Finance Ministry, Bank of Israel at Odds Over Bank Reform

YERUSHALAYIM (Reuters/Hamodia) -
Bank Discount’s head office in Tel Aviv.  (PikiWiki Israel)
Bank Discount’s head office in Tel Aviv. (PikiWiki Israel)

The Finance Ministry and the Bank of Israel are at odds over proposals for reform of the banking system, particularly concerning divestment of the banks’ credit-card businesses.

An Israeli government committee unveiled plans on Monday to force the country’s two largest banks to sell their credit-card businesses, as part of a drive to boost competition in banking and make it easier and cheaper for customers to borrow money. The committee was headed by Dror Strum, a former antitrust commissioner.

But Finance Minister Moshe Kahlon expressed dissatisfaction with committee recommendations, saying they didn’t go far enough.

In an unusual step, Kahlon warned that he would reserve the right to revise the recommendations in the interim report.

According to Globes on Tuesday, an alternative report prepared by the Finance Ministry advocated stripping the banks of the authorization to issue credit cards to consumers for 10 years, as opposed to the committee recommendation of only 4 years. That itself was a compromise, as the Bank of Israel has opposed any ban.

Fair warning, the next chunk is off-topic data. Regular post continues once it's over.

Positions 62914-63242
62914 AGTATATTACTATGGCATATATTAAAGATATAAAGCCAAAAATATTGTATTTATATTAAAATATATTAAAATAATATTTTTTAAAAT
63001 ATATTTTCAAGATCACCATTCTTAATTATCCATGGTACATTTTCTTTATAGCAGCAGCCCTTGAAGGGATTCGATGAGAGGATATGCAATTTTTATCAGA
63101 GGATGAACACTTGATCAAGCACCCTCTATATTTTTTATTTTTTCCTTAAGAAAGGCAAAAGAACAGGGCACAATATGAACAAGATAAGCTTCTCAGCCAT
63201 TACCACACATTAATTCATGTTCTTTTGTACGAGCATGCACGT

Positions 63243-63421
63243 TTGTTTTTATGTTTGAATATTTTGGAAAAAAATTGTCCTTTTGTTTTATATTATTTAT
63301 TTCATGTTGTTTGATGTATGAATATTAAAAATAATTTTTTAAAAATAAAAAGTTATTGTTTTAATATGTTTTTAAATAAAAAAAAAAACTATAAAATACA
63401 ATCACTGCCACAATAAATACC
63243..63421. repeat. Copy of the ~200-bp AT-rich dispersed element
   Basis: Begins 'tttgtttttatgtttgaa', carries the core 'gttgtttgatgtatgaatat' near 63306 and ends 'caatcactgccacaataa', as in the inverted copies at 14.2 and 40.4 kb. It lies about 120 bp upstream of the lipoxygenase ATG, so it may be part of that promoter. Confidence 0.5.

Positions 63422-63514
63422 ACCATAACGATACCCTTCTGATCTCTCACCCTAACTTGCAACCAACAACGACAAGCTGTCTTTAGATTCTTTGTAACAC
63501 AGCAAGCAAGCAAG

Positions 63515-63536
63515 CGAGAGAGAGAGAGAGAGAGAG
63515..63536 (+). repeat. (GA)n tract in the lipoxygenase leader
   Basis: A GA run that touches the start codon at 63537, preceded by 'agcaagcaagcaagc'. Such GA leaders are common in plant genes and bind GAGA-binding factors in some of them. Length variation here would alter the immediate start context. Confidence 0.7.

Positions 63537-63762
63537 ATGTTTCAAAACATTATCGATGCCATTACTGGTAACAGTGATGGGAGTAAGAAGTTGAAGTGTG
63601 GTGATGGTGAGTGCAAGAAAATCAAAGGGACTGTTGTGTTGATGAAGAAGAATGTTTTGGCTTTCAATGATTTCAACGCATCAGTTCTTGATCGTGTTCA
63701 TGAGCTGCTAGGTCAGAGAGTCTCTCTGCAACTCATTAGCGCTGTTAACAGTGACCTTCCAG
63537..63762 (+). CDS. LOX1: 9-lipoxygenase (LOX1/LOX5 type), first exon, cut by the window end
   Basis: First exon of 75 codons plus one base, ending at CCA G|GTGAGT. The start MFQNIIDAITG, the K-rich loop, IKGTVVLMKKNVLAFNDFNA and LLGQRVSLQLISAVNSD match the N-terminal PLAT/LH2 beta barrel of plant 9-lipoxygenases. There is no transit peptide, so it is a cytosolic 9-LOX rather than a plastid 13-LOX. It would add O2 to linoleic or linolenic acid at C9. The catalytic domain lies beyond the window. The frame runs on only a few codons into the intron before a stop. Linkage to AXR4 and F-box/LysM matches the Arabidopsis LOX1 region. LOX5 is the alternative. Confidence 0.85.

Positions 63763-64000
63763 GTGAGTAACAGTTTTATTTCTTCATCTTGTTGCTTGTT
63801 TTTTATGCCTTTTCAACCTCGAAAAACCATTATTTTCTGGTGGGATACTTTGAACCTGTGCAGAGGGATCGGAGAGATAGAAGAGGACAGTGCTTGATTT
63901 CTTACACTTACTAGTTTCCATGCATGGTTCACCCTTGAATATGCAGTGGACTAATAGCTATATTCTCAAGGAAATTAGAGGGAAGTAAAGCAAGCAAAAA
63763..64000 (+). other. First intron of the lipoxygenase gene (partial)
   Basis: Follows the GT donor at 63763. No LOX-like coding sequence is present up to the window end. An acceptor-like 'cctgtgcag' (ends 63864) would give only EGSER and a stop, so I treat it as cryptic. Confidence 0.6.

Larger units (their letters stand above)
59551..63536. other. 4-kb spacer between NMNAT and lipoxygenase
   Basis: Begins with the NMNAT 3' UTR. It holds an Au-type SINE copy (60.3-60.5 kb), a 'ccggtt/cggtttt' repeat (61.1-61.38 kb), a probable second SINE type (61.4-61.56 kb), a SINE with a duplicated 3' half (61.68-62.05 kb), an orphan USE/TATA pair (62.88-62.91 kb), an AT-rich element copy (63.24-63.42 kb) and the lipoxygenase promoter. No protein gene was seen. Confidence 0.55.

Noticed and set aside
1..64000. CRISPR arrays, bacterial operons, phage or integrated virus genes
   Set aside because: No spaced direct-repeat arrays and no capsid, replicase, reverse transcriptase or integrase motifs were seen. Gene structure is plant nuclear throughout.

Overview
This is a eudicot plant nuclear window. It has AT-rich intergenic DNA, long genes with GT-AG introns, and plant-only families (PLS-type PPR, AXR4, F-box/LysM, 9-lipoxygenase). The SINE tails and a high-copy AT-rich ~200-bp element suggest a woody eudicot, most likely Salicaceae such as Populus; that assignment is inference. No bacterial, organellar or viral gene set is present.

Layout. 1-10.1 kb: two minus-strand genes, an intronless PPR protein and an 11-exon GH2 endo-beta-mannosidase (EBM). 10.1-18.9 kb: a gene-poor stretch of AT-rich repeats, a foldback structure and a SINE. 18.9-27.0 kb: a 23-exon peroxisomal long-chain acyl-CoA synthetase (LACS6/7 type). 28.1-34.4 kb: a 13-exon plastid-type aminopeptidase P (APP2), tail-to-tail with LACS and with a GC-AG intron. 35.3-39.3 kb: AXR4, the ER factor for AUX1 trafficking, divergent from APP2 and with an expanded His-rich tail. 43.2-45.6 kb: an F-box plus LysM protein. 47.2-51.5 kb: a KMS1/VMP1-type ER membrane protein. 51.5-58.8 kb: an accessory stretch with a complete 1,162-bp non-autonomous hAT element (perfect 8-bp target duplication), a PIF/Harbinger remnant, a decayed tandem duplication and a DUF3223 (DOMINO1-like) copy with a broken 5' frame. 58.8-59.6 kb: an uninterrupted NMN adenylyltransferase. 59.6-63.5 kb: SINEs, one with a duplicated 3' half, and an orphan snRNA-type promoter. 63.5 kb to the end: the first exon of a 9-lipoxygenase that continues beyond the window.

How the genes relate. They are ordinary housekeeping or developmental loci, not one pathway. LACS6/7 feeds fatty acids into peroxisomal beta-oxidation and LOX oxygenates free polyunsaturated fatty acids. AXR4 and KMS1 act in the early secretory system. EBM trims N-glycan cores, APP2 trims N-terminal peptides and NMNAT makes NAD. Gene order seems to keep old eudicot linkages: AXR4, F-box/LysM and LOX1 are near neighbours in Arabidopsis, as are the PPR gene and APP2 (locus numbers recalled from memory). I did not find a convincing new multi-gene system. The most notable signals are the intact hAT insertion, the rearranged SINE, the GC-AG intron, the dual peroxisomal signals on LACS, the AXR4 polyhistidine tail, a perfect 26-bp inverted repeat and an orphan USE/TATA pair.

Kahlon was elected in March with a promise to shake up the highly-concentrated banking sector, dominated the country’s three largest banks — Hapoalim , Leumi and Discount. Together they control 73 percent of the credit in Israel.

After receiving the panel’s recommendations, Kahlon said the concentration in the banking market was stifling financial activity.

“My world view is for a free economy and minimum market interference. But here I intend to intervene,” Kahlon said. “I am obligated to intervene when there are failures, and here is a failure.”

Central bank Governor Karnit Flug, speaking at a news briefing with Kahlon, said she supported the committee’s plan but also said any changes must not threaten the stability of Israel’s banks, which had weathered the global financial crisis relatively well.

“We must examine things with a long-term view and avoid moves that will cause damage that outweighs their benefit, endangering the market,” Flug said, in a veiled poke at Kahlon.

The most significant part of the plan, which has been well flagged, is to strip Leumi and Hapoalim of their credit card businesses.

The banks will have two years to sell control of these divisions and a third year to sell their remaining stake, Strum said.

The panel also recommended more flexible supervision of financial entities, such as private equity firms, which do not receive deposits but which could become competitors to banks in the retail credit market.

The proposals also include the creation of a government information technology bureau to help newcomers find clients and computerized tools that allow customers, currently reliant on their own banks, to shop around easily for new credit lines.